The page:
Top 8 Profile: Hisaya Tanaka

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Translated by Ron Foster

The 2002-2003 Pro Season is one Hisaya Tanaka is not likely to forget soon. After placing 13th at PT Chicago—the highest ranked Japanese player at that event—he went on to become the GP Kyoto Finalist, solidly establishing his credentials as one of Japan's best Limited players. Now, he hopes to add another title to his résumé: National Champion.

• Playing From The Gut

According to Tanaka himself, his play style is "intuitive", and that he makes decisions more from inspiration than an analysis of the board. Something that happened to him during a match-up with a Slide deck illustrates this.

Tanaka's deck, dubbed "Ponza 2003", is a beatdown deck with goblins and land destruction, tuned he says specifically for the metagame he expected at nationals. One would expect him to be wary of Slide decks, which are based around efficient, reusable creature control. Paired up against this troublesome deck, Tanaka found himself with only one land in his opening hand, not only in the first game but the second as well.

Without missing a beat, Tanaka chose to keep both hands. The key here is that he made that decision without any hesitation or agonizing over it.

According to Tanaka, he went with his gut feeling in keeping a one-land hand. Reflecting on it after the fact, he said, "I suppose in the end, I unconsciously realized that it was more dangerous to give up card advantage to a Slide opponent than it was to play with a one land hand." When faced with decisions like these, he tells us "You can fret over the details as much as you want, but in the end you have to make up your mind. More often than not, your initial impression of the best course of action is the best in the end, so why not just go with what your heart tells you to?"

Of course, Tanaka acknowledges that things always don't work out, even if you trust your instincts. He admits that there have been times when he's regretted not analyzing a situation more before charging ahead, but explains that every mistake sharpens his play more and so is a valuable experience in and of itself.

• Error in Judgment

Tanaka was hoping to prove his reputation as a Limited player by posting a perfect record in the Rochester draft, and riding that to the finals. However, he ended up going 4-2 in the draft, and his 4-1 record in Standard left him wondering if he would be able to make Top 8 going into Round 12 came.

According to Tanaka, "With Scourge, the power balance of the block has shifted in favor of blue." In spite of this belief, he drafted a green-black beatdown deck in the first draft. He says his strategy for Rochester draft is to draft the colors that the players on either side of him aren't drafting, and that trumped his desire to go for blue. Still, he wasn't disappointed with the results of that draft, managing a 3-0 record.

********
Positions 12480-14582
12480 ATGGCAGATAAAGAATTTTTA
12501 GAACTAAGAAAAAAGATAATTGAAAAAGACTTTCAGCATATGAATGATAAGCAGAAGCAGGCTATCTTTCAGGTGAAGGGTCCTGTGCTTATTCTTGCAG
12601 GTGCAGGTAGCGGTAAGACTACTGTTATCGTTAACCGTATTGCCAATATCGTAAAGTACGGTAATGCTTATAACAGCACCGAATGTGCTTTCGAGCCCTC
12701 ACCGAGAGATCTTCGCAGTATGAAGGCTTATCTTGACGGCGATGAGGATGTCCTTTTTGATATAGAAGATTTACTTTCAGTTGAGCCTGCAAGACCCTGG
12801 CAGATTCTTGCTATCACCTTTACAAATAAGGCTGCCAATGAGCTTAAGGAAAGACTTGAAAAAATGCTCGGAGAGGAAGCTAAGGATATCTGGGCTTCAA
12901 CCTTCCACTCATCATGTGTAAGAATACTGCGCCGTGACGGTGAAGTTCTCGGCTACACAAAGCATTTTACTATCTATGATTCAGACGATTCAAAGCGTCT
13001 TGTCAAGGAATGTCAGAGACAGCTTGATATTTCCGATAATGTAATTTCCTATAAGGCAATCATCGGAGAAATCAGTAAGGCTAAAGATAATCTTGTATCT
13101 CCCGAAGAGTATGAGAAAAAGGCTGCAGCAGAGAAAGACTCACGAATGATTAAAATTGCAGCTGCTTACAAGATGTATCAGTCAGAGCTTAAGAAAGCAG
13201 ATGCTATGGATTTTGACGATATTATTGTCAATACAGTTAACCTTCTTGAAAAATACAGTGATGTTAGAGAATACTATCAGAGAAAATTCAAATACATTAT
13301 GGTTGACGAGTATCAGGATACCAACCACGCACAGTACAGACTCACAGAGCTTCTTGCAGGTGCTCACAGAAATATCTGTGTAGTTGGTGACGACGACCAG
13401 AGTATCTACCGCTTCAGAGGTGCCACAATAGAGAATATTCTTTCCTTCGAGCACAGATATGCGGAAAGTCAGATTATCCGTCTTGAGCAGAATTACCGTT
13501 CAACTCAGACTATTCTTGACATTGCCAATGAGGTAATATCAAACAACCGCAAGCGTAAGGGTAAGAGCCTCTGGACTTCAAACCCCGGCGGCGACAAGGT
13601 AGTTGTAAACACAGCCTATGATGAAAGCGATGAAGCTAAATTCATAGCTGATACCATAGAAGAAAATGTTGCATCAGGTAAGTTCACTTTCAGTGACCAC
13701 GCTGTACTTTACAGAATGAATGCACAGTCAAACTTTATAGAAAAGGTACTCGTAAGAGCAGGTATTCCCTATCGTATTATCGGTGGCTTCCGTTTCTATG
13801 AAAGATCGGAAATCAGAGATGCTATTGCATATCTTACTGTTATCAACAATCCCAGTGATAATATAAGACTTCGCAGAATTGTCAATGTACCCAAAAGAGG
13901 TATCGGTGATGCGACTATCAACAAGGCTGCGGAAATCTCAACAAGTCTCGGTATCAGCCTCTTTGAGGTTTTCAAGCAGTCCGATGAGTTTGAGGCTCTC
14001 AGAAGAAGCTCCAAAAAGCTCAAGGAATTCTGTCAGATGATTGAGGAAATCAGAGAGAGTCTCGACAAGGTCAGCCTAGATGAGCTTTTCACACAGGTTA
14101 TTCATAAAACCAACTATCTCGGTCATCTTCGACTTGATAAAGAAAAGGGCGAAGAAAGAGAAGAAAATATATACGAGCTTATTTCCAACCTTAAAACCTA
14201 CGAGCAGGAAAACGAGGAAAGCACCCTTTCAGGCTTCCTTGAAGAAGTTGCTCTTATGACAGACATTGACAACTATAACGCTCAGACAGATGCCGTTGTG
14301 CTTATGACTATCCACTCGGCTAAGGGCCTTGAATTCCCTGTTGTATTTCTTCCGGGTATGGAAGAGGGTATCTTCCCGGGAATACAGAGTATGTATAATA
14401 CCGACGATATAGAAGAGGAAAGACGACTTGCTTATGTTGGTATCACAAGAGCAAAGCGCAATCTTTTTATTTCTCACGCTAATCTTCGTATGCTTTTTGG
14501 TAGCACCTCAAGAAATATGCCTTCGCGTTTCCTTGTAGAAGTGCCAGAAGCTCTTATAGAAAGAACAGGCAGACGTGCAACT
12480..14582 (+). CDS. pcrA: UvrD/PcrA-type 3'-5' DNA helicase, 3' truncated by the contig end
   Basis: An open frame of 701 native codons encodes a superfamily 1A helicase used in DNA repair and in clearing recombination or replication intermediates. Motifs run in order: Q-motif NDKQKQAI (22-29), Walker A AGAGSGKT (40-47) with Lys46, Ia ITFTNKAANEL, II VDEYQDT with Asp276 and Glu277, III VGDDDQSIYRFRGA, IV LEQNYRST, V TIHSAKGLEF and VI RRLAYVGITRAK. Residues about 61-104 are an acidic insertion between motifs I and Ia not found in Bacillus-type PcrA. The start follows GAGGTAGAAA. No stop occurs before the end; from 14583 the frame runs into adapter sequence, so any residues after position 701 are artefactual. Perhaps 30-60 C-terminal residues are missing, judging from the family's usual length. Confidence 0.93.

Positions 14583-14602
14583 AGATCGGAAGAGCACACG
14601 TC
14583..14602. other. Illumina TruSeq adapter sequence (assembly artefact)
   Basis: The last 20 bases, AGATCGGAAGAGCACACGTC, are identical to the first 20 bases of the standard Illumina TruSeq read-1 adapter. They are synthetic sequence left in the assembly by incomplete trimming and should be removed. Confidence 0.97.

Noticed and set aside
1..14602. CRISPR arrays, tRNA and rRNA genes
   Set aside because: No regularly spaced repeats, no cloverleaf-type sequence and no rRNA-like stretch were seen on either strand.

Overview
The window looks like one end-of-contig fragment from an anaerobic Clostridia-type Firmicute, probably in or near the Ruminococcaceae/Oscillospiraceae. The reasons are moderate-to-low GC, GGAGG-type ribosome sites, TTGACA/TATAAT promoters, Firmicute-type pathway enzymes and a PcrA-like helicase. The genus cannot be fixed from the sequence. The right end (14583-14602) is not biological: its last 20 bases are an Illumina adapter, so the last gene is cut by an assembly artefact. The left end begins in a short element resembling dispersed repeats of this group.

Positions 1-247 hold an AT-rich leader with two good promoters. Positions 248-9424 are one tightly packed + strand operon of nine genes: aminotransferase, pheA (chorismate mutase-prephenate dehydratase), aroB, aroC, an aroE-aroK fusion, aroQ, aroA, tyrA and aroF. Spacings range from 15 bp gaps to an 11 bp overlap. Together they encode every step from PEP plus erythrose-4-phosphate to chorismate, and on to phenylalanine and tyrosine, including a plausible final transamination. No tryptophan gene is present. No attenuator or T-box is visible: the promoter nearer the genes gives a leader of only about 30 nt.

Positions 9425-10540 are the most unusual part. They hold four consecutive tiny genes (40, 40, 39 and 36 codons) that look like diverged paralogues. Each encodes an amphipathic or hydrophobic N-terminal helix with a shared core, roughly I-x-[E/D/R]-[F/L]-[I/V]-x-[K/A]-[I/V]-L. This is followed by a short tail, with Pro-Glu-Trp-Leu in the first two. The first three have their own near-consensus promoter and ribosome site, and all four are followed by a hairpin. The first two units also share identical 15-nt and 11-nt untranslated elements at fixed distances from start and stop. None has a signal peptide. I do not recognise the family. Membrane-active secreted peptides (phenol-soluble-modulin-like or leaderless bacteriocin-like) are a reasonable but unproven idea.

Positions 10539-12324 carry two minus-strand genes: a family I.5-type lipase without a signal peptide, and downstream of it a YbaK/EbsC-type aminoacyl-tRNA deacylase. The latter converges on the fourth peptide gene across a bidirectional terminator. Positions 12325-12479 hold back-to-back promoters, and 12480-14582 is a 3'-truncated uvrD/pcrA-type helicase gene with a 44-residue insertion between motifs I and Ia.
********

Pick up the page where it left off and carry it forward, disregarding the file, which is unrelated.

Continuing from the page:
However, he ran into problems in the second draft. He ended up at a table with Katsuhiro Mori, Kazuya Hirabayashi, and Kazuhiro Takakuwa, all of whom believe as he does that blue is the color to draft in ONS-LEG-SCG. When Hirabayashi, sitting opposite from him, took blue, and Mori and Takakuwa signaled they were not interested in blue, Tanaka went for it, following his rule of drafting the colors those around him aren’t. Still, he wasn't able to get a good pattern of picks going, and ended up going 1-2, leaving him with 3 losses and his chances of making Top 8 in jeopardy.

・Ponza 2003

In the end, it was his ability as a strategist rather than his intuition that saved him.

With a little help from his friends at Yuu-hou-dou (the game company founded by Satoshi Nakamura) and Ryuuichi Arita, Tanaka analyzed the current Standard format, and realized that the most popular decks were likely to be Wake, Clerics, and Psychatog. Looking for a deck that could play such a field, rather than reinvent the wheel, he turned to the old-school Ponza deck. During testing, he realized that a hard-core land destruction deck had trouble beating the Cleric decks, so he added beatdown in the form of Goblins, which solved the problem.

With a relative lack of Clerics and a preponderance of Steroid, Tanaka realizes that his metagame analysis was a little off the mark, but still his guess panned out. With a deck that consistently beats Wake, and has at least an 50-50 chance against Psychatog, he was able to secure a Top 8 spot.

• Dreams of Glory

With his accomplishments at this year's Nationals, Tanaka has established himself as an all-around player, not just a Limited specialist. According to Wizards of the Coast representatives, this year's format change was implemented in an attempt to balance out the advantage Limited and Constructed specialists have in their respective formats. Judging by Tanaka's success, it would appear that the attempt was successful. Going into the Top 8, most players' money is on Tanaka. All that remains is to whether or not he can collect on that bet.

Hisaya Tanaka
2003 Japan Nationals Standard deck


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